Looking back you would not have elected me “Most Likely To Succeed.” I was raised in a dysfunctional family. My mother and father were not married to each other. I was adopted by my maternal grandparents. My grandmother died not long after I started first grade. I attended 4 elementary schools in 6 years. We bounced around from house to house and town to town. I never seemed to get settled long enough to find security, put down roots, or fit in. My family was never what could be called regular church attenders. My home life had a vague notion of God but no real connection or commitment to God.

But I always felt the pull of God’s grace, drawing me to come to God. In my teenage years I met this God personally and accepted the claim that Jesus Christ had on my life. I was first of all, an unlikely follower of Jesus Christ, but then I became an even more unlikely candidate to be a pastor serving Jesus Christ.

All I can say decades later, is that it has all occurred because of God’s grace. I did not deserve what God has done in my life. I have only received this grace in an attitude of grateful humility.

Grace is a gift that you don’t deserve and cannot earn. It can only be accepted. But a gift of grace has a way of changing you and forming you.

When I was in college I had a part time job working at a church. The income was approximately 20% of my college tuition. I had some money from my family that equaled about another 20% of college expenses. Still, I needed to come up with more than half the costs of college each year, not to mention additional living expenses. As with most college students, I found money to be tight.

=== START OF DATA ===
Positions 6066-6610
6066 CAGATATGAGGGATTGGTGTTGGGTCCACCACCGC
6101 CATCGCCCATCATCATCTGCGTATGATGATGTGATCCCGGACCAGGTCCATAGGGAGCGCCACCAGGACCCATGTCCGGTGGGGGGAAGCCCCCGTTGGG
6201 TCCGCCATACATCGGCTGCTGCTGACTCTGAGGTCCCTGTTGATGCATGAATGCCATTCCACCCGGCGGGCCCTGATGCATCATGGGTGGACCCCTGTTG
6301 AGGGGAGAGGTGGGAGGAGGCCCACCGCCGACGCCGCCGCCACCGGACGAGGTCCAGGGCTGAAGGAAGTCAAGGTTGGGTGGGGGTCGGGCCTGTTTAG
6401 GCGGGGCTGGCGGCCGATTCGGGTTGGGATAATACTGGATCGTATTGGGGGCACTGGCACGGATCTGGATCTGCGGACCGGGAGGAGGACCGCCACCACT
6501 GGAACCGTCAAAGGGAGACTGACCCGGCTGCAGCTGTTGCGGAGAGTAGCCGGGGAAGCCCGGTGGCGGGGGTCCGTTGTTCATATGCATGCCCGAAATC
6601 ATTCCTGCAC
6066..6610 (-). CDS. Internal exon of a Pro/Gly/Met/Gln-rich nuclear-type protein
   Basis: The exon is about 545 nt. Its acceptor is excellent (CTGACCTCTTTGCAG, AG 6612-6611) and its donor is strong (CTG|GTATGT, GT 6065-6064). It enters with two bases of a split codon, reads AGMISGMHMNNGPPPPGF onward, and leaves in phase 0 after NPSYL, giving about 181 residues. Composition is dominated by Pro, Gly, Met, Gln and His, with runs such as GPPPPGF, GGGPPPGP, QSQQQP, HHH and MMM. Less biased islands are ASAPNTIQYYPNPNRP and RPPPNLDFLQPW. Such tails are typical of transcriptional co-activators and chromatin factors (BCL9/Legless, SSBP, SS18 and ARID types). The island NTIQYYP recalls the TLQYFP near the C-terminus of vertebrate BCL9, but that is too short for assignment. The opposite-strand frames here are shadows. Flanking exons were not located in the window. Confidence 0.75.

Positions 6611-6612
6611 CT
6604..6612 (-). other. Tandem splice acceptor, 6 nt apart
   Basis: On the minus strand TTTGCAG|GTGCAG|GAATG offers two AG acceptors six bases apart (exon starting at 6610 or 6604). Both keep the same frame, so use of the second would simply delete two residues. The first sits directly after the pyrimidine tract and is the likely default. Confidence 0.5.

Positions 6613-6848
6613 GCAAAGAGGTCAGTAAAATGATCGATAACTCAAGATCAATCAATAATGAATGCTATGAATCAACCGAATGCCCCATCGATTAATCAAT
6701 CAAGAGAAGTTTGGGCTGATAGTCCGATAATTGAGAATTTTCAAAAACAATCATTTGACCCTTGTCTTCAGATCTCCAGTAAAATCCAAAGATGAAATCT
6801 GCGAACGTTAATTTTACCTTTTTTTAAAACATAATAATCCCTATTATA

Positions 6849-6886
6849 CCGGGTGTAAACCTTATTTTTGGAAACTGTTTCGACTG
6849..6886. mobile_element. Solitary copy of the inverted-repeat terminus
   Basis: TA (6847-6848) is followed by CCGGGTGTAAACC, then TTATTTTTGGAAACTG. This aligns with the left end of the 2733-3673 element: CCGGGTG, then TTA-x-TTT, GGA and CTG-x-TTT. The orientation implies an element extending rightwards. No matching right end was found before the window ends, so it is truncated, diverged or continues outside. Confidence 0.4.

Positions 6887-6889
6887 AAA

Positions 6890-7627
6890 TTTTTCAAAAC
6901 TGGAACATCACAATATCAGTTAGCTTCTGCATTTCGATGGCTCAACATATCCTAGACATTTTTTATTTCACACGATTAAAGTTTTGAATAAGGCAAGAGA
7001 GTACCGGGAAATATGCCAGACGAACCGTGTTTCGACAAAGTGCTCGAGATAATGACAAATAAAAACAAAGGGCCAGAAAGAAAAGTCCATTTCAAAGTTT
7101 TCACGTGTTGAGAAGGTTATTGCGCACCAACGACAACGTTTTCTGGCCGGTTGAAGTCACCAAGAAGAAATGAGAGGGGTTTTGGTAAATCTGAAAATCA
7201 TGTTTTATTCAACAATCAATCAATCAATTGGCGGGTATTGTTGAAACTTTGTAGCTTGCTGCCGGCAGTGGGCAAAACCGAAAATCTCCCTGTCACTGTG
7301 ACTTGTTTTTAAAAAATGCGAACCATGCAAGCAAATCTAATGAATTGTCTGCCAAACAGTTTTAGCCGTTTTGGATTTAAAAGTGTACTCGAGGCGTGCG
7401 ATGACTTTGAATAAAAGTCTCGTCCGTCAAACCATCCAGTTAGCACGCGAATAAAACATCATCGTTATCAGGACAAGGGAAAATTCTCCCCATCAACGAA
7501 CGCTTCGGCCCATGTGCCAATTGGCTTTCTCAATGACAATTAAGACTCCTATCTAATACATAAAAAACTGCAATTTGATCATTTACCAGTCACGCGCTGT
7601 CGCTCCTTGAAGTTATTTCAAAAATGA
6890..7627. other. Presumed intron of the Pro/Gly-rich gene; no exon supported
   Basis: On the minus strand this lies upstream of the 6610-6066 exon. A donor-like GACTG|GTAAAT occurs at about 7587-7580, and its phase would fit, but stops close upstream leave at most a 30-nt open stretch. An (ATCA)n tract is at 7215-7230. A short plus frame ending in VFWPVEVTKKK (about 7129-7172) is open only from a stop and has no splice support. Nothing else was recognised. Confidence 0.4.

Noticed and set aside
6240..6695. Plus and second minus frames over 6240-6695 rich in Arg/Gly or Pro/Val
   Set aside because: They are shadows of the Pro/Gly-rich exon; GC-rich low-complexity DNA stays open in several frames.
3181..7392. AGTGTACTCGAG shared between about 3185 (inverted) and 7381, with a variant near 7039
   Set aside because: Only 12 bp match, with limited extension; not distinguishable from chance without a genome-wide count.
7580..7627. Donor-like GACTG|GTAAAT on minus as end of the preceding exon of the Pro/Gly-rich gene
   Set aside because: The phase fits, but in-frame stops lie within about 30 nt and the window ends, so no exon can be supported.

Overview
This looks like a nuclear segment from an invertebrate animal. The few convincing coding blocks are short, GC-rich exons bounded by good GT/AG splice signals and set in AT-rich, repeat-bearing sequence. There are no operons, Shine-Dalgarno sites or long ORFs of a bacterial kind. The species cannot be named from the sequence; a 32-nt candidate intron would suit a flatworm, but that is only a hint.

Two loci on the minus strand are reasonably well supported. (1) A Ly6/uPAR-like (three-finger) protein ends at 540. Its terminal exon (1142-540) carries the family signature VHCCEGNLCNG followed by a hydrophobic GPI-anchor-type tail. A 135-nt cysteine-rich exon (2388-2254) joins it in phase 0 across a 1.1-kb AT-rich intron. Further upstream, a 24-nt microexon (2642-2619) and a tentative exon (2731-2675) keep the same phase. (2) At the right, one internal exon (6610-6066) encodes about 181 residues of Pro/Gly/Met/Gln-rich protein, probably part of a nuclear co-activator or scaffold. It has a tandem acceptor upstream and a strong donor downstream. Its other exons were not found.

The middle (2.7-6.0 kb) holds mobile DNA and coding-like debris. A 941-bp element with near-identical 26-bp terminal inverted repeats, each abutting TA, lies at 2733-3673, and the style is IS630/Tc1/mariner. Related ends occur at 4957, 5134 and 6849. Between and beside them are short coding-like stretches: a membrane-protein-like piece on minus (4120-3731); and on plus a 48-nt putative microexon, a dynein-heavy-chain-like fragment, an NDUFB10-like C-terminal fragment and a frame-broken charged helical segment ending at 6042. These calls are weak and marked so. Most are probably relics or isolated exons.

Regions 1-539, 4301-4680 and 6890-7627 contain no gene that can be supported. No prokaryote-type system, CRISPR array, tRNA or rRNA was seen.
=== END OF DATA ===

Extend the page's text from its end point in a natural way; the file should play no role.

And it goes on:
But over time I began to receive anonymous gifts of $20 a month and $50 a month. Later the $50 became $100 a month. These gifts arrived each and every month throughout my years of higher education. In the years to come I would learn the identities of my two benefactors. One was a man named Carl, who would eventually become my father-in-law. The other was Darrell, a man with children of his own, but who gave sacrificially to help me along through school.

To this day I cannot fully express how much those gifts inspired and motivated me. When school got tough, or just tedious, I remembered that I had people investing in me, and believing in me. Their gifts of grace kept me going when the finish line seemed so far away.

Though many years have come and gone since those men invested in me by their gifts of grace, I can confidently declare that their sacrificial generosity, and that of so many others, contributed to make me what I am. I am who I am because of the grace of God at work in me.

All of the blessings of life that I have been privileged to receive, have come as a result of God’s grace, freely given to me.

The good news makes sense to me. Jesus did it all. I am a recipient of His gift of grace.

By the grace of God, given to me in the death, burial, and resurrection of Jesus Christ, I am what I am.

So are you.

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One Response to ““By God’s Grace””

  1. Thanks for those words … I really needed to hear this today!